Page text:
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russian foreign minister and other politicians in moscow have essentially accused you of being a front organisation. the best representation of this is when the russian ambassador to the uk in 2018, after our scribble investigation, gave a press conversation when he repeatedly said that we were part of the british deep establishment. and when the journalist asked for evidence of that he said, oh, we have a feeling. and it is all about what russia feels, not what they have evidence for. when you take money from, like for. when you take money from, like for example, the think tank in washington, we know that you take money, substantial sums from george soros and his open society organisation that has a commitment to fighting for liberal values around the world. so coming back to the early conversation about mission, the funding of bellingcat
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would suggest that you have a side. we do have a side of, kind of, liberalism, broadly speaking. also the fact and the truth. we write a lot about russia but we do write about other countries in the world and we have investigated us air strikes in syria that killed civilians, we investigated saudi airstrikes in yemen and have used that to submit evidence to the uk government over arms exports. so while we did have this focus on russia that was driven by how the field of open source investigation grew to know we can make choices about what we are investigating and look into what we are interested in investigated. of the top of my head, the most recent huge headlines you have made, one was your exhaustive investigation into the two characters were, the suspects filmed in the famous cctv footage of two
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men going to salisburyjust before the poisoning of the russian double agent. you did a lot of work on that and came back with two names of people who worked with the russian intelligence. even more recently, in the last few days, you have done a lot of exhaustive work into who was the assassin behind the killing of a chechen, former chechen fighter in a berlin park. again, you seem to be pointing the finger at a russian professional assassin who, it seems, may have had ties to the russian state. you say you are getting sick of pointing the finger at russia... it is more investigating them time and time again. the one thing... i mean, with the assassin staff, that is really interesting investigations. and we're doing it because we have practice at doing it. so saying we're not going to do it. so saying we're not going to do it because tired of russia... it is
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co nsta nt it because tired of russia... it is constant disinformation. it gets tiring and you sense academics and think tanks where everything is about russia stop every us election, that it was completely decided by russia. fox news has more influence on who won the us election than the russians did. is this the founder of bellingcat saying let's not demonise russia? sometimes there are elements of people who talk about russia who are com pletely people who talk about russia who are completely obsessed with the idea that russia is behind everything, but russia today is a massive influence so that changes everybody‘s mind and that is not really true. there is disinformation, there is propaganda, and that is all true, but i find it very tiring sometimes that people seem very tiring sometimes that people seem to think russia is behind everything. i just roll seem to think russia is behind everything. ijust roll my highs when it is another story that says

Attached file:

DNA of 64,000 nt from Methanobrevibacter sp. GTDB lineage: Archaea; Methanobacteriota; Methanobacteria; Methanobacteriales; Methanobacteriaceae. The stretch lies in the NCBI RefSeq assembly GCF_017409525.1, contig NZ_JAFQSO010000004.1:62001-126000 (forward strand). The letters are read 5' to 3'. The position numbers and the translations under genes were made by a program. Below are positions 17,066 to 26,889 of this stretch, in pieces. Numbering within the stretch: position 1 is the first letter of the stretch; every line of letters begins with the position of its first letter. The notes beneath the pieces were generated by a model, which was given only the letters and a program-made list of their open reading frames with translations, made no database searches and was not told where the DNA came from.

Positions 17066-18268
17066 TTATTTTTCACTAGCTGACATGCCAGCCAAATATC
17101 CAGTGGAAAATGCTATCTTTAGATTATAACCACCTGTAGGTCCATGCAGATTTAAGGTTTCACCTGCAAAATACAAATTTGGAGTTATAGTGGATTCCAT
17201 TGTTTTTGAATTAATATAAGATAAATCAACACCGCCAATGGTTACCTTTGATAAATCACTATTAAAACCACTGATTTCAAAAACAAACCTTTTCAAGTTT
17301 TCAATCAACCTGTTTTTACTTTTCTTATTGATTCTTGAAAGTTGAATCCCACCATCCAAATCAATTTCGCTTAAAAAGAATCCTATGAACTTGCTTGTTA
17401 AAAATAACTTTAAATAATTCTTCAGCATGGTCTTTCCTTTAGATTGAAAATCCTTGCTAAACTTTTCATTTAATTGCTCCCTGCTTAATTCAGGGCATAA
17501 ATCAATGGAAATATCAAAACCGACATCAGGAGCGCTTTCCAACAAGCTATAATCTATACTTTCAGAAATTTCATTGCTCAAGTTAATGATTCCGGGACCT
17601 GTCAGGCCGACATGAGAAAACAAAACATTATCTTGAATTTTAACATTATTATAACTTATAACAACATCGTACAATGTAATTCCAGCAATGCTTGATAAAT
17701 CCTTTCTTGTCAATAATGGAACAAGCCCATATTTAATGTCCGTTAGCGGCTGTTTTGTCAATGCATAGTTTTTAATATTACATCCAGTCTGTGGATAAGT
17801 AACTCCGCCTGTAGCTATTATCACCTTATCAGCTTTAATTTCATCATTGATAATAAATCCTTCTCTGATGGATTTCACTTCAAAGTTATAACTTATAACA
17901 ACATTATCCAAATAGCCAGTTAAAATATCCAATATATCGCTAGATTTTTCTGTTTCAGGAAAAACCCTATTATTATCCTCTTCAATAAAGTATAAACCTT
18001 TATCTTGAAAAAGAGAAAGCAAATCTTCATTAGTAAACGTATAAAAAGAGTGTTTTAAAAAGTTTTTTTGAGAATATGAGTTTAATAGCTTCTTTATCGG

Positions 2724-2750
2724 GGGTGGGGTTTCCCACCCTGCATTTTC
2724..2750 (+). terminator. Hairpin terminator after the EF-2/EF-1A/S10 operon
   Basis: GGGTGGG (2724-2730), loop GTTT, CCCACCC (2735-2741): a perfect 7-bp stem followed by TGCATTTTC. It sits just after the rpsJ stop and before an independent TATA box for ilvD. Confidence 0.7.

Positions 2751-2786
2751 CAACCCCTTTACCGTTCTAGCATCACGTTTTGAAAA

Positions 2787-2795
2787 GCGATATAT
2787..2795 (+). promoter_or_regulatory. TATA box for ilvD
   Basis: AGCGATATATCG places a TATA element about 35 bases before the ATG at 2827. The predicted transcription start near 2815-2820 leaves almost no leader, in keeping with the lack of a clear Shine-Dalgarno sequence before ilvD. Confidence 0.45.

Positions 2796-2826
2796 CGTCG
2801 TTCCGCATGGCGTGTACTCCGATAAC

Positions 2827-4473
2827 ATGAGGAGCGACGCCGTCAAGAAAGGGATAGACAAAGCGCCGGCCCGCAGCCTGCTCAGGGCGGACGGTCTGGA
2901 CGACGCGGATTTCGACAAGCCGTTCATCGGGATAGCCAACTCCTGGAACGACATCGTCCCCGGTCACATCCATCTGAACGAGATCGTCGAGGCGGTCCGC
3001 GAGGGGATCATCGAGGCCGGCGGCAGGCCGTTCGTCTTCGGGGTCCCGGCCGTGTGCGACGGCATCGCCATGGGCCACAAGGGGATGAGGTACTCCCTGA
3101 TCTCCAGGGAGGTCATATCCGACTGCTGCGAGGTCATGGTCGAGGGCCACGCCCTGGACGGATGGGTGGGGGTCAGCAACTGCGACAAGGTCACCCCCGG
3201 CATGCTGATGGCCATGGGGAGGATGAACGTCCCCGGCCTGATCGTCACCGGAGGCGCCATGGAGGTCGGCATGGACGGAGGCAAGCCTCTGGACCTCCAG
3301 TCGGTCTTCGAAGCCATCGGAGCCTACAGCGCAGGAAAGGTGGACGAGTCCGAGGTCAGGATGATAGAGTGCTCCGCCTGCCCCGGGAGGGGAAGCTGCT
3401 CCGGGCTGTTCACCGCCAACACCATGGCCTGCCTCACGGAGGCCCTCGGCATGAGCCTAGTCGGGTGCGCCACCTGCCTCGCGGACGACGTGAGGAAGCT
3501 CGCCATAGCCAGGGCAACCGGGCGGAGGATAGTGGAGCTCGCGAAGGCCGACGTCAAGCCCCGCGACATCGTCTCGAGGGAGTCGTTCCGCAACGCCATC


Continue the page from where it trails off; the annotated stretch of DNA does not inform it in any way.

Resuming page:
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russia must be behind this, because this information is uncomfortable to this information is uncomfortable to this government or something else. but given in particular the most specific and powerful evidence you produced, connected with the sergei skripal case, was to give a detailed background of these two gi you agents who had come to the united states to kill sergei skripal, one a doctor, another one a long time military and giu militant, do you not feel that having gone so public with that information, you yourself and your staff, some of whom work either in russia or around russia, you are in potentially very serious danger yourselves? this is absolutely something we focus on a lot. we have been targeted by cyber
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attacks, we have in 2015 and 2016 multiple attacks on our e—mail accounts, we had our website attacked. there is a digital side of it, there is a propaganda side we had all kinds of false information published about our work, but there is the physical security threat as well and that is something that is harder to mitigate, and is a concern for us, when our workshops are open to the public. i have had to cut down doing public events. have you had advice from people in policing to suggest that you should be very careful? there are combinations of things as well, it is notjust russian agents coming to assassinate me, it is also the online audience that are coming more extreme in their behaviour. we have had multiple death threat, a couple of my colleagues were sent a video where their photographs were put onto barrels and then shot with a